Patkar delved deeper to find out that all the people displaced were only given compensation for the immediate standing crop and nothing more in terms of displacement and rehabilitation. Patkar dedicated her life to this issue and even chose to quit her Ph. D. studies.

Today, she say, “It is an absolutely obnoxious contrast that the new government has not given us any hearing nor has it taken any time nor made any attempt to know the ground reality, before deciding to go forward with Sardar Sarovar Dam construction to its final height”.

Of course Government representatives have assured that the decision has been taken judiciously and is not motivated by political forces. It is claimed that the remodelled structure will benefit one million farmers and close to 10,000 villages by providing irrigation and drinking water. However Ms.Patkar, who has for years been champion for the cause, has protested against the project, claiming that it has displaced lakhs of people whose land has been submerged.

Should You And I Care?



Yes, because the power and energy generated by the dam affects our lives in one way or the other. The new government staying loyal to its commitment to development is propelling India forward with an eye on progress. Many plans and proposals that have been in the pipeline for years are getting a kick-start. However development comes with a price.

And here the price is lakhs of rural families losing their homes and lands. Families that you and I will never meet or know except as a number in a news article.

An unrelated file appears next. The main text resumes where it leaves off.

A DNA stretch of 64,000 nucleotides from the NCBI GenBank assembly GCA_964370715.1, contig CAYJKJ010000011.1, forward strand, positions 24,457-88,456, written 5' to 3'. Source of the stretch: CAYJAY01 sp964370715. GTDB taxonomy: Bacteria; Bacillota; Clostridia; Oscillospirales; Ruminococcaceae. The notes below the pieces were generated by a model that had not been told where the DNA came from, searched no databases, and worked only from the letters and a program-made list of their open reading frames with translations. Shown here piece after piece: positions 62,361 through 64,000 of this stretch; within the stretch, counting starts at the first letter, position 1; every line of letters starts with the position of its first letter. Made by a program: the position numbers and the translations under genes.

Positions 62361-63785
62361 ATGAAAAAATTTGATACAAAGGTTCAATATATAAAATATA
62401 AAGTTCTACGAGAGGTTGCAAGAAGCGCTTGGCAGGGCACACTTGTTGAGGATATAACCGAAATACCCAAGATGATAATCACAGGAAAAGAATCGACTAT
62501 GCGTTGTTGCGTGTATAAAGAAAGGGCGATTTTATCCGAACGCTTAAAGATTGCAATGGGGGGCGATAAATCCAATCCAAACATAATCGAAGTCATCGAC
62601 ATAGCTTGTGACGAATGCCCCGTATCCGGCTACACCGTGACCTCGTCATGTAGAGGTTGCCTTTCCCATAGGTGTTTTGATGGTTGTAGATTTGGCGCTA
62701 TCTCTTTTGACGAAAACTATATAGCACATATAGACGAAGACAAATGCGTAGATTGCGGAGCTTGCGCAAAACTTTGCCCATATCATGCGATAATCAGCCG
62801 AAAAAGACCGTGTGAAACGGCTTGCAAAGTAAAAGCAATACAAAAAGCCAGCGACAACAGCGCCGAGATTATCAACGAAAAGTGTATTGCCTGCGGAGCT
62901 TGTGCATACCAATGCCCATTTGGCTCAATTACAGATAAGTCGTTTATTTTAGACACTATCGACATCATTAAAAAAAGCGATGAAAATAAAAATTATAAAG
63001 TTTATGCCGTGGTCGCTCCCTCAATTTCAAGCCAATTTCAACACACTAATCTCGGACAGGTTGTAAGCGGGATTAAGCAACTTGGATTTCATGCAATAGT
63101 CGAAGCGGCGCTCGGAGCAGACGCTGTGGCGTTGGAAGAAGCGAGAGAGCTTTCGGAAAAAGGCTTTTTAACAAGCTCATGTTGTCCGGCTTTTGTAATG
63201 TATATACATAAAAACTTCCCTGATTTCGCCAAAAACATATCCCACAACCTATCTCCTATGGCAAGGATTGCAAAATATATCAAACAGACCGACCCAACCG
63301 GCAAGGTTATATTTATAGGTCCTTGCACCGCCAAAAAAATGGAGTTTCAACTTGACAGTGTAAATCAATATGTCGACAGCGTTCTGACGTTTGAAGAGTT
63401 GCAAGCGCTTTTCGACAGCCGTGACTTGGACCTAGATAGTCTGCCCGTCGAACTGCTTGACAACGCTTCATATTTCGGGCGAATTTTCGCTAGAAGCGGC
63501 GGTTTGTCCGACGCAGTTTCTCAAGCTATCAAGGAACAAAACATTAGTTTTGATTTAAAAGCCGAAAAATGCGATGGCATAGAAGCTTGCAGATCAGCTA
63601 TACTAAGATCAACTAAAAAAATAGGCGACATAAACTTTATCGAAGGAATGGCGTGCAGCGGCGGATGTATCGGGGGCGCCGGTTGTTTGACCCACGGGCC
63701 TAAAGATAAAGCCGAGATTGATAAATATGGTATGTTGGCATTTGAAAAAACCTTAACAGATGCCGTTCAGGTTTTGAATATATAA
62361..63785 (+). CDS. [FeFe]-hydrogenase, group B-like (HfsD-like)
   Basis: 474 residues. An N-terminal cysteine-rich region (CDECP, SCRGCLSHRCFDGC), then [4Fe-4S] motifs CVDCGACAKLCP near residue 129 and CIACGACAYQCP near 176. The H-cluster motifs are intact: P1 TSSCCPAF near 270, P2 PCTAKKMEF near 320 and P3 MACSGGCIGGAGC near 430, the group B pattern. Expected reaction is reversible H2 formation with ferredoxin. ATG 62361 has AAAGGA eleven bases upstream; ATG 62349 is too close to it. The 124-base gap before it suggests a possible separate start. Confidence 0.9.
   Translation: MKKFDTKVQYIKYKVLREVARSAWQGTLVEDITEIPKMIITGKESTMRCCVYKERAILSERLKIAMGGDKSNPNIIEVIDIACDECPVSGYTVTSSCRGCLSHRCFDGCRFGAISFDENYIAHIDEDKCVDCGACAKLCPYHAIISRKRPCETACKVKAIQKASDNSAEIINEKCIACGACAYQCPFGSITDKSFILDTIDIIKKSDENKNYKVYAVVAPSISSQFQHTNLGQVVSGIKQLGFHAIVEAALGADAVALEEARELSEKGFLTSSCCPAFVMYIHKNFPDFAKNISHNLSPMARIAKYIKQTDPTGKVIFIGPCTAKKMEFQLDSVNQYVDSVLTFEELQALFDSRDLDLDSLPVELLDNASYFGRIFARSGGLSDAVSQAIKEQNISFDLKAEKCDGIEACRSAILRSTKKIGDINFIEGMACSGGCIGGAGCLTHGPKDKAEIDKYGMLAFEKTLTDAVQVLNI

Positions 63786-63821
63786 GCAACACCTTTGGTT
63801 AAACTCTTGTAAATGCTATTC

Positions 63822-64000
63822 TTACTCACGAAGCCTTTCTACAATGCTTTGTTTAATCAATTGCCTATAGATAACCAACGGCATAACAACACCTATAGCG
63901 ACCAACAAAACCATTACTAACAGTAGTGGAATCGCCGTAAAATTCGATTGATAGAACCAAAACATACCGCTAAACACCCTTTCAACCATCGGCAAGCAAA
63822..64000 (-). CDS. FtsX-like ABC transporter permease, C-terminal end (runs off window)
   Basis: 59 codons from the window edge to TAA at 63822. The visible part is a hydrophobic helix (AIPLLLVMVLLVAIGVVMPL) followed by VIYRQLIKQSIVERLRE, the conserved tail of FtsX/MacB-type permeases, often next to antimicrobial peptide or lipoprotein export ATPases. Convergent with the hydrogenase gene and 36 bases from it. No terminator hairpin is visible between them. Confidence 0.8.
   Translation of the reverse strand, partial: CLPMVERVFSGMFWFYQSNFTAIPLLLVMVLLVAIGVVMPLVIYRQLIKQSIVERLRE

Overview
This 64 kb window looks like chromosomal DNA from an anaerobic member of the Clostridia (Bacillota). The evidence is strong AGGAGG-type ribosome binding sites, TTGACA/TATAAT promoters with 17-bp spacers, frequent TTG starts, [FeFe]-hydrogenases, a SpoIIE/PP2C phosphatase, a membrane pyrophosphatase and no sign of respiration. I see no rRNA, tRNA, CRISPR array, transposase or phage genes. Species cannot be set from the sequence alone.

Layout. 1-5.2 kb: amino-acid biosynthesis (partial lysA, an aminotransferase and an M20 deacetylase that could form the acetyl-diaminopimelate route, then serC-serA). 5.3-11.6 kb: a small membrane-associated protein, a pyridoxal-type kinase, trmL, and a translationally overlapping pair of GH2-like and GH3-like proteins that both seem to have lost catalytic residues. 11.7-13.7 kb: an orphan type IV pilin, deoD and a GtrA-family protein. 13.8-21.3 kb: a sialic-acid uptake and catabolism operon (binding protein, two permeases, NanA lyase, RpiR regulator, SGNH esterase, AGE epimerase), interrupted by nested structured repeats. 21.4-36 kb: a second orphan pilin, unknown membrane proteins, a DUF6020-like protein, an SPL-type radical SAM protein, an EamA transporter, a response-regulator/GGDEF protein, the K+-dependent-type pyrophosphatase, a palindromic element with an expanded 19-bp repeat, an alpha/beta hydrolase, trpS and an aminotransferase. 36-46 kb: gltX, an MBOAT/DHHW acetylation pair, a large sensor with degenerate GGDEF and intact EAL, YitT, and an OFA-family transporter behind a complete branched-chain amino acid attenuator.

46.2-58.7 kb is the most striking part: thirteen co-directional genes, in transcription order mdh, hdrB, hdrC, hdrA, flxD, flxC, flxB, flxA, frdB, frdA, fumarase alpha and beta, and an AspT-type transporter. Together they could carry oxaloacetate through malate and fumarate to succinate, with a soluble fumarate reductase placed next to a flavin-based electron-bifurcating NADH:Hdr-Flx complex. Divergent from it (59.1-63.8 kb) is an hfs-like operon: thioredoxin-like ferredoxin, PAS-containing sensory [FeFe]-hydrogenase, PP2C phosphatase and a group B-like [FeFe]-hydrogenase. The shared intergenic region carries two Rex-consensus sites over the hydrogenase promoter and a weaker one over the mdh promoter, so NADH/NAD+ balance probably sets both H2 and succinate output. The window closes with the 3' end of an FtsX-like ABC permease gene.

Noted Author and activist, Arundhati Roy, in her essay The Cost of Living has stated that – “Big Dams are to a Nation’s ‘Development’ what Nuclear Bombs are to its Military Arsenal. They are both weapons of mass destruction. They’re both weapons Governments use to control their own people. Both Twentieth Century emblems that mark a point in time when human intelligence has outstripped its own instinct for survival. They’re both malignant indications of civilisation turning upon itself. They represent the severing of the link, not just the link—the understanding—between human beings and the planet they live on. They scramble the intelligence that connects eggs to hens, milk to cows, food to forests, water to rivers, air to life and the earth to human existence.”

We as a civilization are faced with a moral dilemma where we have to choose between development and ecology. Can the two co-exist or must one outdo the other? Rather CAN one outdo the other?  These questions are as much ours as of  the people who are actually physically affected by the development projects. Who knows tomorrow you or I may be the underdog at the hands of the high and mighty.

It is time that we break the illusionary barrier between the urban and the rural class, because we are all susceptible to the same threats, and while the development promised is for the people, any progress at the cost of the people is not progress. Nothing on this planet happens in isolation and we are all intrinsically linked.

Perhaps, on human ground, you and I should spare a thought for the farmer who lost everything he had so that we can have better lives.